Studying Kinship: From Formal Analysis to Kinship in Action 178

Descent 180 Sharing 181

Think Like an Anthropologist 182

Culturama 183

Marriage 184 Households and Domestic Life 190

The Household: Variations on a Theme 191 Intrahousehold Dynamics 193

Anthropology Works 196

Changing Kinship and Household Dynamics 197 Change in Descent 197 Change in Marriage 197

Pastoralists: The Herders of Mongolia 96 Family Farmers: The Maya of Chiapas, Mexico 97 Global Capitalism: Taiwanese Industrialists

in South Africa 98 Learning Objectives Revisited 99

5 Consumption and Exchange 101 Learning Objectives 102 Culture and Consumption 102

What Is Consumption? 103 Modes of Consumption 103 Consumption Funds 106 Theorizing Consumption Inequalities 106 Forbidden Consumption: Food Taboos 111

Culture and Exchange 112 What Is Exchanged? 112

Think Like an Anthropologist of Hospitality 114

Modes of Exchange 116 Unbalanced Exchange 117

Anthropology Works Evaluating the Social 120

Consumption, Exchange, and Global-Local Relations 121 Sugar, Salt, and Steel Tools in the Amazon 121 Global Networks and Ecstasy in the United States 122 Global Demand for Phosphate Eats an Island 122 Alternative Food Movements in Europe and North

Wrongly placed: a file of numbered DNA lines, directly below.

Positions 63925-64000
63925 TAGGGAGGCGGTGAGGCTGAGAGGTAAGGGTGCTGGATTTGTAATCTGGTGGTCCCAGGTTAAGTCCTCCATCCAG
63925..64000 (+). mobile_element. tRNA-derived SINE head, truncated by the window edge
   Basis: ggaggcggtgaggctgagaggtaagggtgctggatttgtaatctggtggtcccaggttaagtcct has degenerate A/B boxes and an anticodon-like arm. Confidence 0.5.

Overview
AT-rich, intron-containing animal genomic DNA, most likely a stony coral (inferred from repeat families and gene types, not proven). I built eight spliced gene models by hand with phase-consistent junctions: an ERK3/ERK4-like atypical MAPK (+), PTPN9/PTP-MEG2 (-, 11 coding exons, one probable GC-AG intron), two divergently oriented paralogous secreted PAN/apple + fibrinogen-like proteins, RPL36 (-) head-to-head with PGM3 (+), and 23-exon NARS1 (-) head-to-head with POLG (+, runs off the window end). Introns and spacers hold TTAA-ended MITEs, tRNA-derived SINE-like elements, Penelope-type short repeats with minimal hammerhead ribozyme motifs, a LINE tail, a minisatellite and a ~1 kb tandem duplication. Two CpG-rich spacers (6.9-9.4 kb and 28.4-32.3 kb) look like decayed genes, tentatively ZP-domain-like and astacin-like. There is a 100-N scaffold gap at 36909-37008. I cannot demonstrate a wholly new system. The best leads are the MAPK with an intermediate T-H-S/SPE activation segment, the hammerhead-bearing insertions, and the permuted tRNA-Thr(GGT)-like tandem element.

America 122 Culturama a a 123

The Enduring Potlatch 124 Learning Objectives Revisited 124

6 Reproduction and Human Development 126

Learning Objectives 127 Modes of Reproduction 127

The Foraging Mode of Reproduction 127 The Agricultural Mode of Reproduction 127 The Industrial/Digital Mode of Reproduction 128

Culturama 129

Culture and Fertility 130 Sexual Intercourse 130

Anthropology Works 132

Fertility Decision Making 133 Fertility Control 135 Infanticide 136

Personality and the Life Cycle 137 Birth, Infancy, and Childhood 137

Contents ix

Learning Objectives Revisited 248

11 Communication 250 Learning Objectives 251 The Varieties of Human Communication 251

Language and Verbal Communication 251 Nonverbal Language 254

Anthropology Works 255

Communicating with Media and Information Technology 258

Language, Diversity, and Inequality 259 Language and Culture: Two Theories 259 Critical Discourse Analysis: Gender and “Race” 260